From the week of October 9 to October 13 we chose Thursday's problem (that you can find here):

*Natalie's Big Slime factory produces two kinds of slime: Glitter Slime and Boring Slime. Last month, they produced $2500$ buckets of slime in total. Each bucket of slime contains $5$ gallons of slime. If they produced $1000$ more gallons of Glitter Slime than Boring Slime, how many buckets of Boring Slime did they produce last month?*

38% of the students who tried the problem got it right on their first attempt.

The problem tells us the *total* number of buckets produced, and also gives us a clue about the *difference* between the number of buckets produced between the two available kinds. Note that if you know the sum of two numbers and also their difference, we have $$\text{Small number} = \frac{\text{Sum}-\text{Difference}}{2}.$$ So, once a student identifies this key information in the problem, is almost ready to finish it.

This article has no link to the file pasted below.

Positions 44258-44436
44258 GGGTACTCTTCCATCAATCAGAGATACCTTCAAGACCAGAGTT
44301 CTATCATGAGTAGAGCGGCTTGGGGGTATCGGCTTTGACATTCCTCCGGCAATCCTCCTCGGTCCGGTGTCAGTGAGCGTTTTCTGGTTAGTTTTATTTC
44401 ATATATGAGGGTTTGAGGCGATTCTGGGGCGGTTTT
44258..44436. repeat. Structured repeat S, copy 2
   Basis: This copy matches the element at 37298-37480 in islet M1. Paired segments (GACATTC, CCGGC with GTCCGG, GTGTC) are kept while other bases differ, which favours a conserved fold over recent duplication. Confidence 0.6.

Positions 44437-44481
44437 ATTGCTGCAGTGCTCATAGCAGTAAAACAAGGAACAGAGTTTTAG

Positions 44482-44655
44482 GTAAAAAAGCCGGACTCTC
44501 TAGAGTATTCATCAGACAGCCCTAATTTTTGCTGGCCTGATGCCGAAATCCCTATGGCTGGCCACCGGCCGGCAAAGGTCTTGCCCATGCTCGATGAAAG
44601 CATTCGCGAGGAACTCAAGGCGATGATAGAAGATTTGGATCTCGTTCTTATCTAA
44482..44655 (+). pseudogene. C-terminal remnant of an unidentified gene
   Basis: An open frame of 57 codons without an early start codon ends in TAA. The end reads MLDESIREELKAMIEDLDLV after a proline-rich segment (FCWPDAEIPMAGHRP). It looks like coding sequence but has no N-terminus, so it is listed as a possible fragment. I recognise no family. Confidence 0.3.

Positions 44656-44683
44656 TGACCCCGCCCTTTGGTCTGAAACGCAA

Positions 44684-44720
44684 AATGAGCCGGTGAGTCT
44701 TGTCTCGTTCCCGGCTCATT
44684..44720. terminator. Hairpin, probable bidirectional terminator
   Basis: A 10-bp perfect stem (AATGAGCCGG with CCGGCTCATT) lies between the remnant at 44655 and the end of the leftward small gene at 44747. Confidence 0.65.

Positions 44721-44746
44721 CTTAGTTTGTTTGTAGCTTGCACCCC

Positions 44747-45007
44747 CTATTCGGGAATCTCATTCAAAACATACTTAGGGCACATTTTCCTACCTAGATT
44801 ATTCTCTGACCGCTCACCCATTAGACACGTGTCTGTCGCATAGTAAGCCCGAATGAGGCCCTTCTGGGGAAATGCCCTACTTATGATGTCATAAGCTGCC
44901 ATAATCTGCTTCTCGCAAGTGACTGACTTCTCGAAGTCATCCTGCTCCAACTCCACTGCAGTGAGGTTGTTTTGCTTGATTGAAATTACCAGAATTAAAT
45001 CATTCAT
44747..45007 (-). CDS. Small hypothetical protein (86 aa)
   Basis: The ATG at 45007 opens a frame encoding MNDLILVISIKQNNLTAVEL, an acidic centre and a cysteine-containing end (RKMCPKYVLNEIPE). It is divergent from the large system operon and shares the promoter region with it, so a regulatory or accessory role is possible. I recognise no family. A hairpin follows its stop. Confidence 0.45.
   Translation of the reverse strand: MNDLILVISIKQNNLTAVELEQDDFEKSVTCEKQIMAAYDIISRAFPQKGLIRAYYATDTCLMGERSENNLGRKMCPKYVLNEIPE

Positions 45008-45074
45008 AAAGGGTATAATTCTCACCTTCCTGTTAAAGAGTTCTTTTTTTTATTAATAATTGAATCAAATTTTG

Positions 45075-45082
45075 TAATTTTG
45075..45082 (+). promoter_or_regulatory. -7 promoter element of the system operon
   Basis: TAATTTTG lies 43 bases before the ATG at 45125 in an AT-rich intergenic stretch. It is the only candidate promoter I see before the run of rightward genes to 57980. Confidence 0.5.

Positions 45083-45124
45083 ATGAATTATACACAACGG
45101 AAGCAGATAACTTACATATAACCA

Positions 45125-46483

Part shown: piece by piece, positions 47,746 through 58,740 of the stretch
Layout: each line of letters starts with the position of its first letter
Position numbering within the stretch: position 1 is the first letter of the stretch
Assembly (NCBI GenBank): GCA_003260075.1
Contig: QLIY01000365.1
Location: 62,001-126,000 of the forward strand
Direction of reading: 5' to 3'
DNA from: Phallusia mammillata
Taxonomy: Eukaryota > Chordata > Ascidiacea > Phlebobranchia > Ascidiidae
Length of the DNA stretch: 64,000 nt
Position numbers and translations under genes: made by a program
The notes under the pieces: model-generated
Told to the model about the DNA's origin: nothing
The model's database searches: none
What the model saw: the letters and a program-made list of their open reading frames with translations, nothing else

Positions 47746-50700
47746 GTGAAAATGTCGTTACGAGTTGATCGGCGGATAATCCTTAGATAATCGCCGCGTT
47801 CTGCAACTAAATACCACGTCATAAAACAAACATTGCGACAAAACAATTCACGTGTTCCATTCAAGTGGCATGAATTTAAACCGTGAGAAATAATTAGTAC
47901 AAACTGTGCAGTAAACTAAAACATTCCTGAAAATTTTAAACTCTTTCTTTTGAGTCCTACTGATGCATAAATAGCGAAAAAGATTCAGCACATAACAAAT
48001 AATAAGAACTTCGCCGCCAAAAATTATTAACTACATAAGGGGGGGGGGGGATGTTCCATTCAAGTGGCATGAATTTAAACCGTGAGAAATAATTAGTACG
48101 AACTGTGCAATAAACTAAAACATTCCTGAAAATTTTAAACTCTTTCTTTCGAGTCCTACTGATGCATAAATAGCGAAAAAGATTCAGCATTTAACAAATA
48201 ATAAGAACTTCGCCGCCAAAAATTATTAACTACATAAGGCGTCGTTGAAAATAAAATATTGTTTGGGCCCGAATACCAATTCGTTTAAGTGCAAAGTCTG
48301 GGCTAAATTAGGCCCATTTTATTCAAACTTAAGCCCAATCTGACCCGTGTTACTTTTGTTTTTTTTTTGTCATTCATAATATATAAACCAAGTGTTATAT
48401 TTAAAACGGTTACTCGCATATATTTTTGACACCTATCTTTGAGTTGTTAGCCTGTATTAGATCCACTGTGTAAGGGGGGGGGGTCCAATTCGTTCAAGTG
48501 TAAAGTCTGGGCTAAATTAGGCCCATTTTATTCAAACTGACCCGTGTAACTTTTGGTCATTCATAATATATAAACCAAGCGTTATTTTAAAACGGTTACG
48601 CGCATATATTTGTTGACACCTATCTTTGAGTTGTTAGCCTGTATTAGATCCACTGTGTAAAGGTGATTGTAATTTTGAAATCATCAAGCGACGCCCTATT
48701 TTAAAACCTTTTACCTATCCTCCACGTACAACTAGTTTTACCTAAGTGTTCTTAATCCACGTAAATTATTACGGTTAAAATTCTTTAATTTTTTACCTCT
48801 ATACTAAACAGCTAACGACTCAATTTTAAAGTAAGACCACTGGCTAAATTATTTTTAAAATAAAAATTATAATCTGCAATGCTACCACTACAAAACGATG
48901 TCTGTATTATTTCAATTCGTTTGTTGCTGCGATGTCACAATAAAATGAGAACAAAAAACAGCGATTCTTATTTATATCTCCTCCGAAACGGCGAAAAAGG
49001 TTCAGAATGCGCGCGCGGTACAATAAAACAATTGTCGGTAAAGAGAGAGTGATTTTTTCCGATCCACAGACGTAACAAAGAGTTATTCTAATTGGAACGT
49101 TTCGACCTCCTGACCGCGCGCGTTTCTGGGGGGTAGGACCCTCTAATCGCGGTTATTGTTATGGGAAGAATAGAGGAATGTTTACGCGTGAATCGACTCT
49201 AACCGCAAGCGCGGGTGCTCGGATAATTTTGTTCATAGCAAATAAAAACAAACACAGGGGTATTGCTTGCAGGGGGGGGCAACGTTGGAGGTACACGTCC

This time we noticed a popular answer for the problem was $5750$, which is larger than the total number of buckets produced, so it could not be the answer we are looking for. What could have happened?

It seems that students who chose to answer $5750$ clearly understood the problem and solved it, however, they answered the question in "number of gallons" instead of "number of buckets", as this number is exactly $5$ times the correct answer.

What do you do to check your answers are correct?

Share your thoughts and questions below!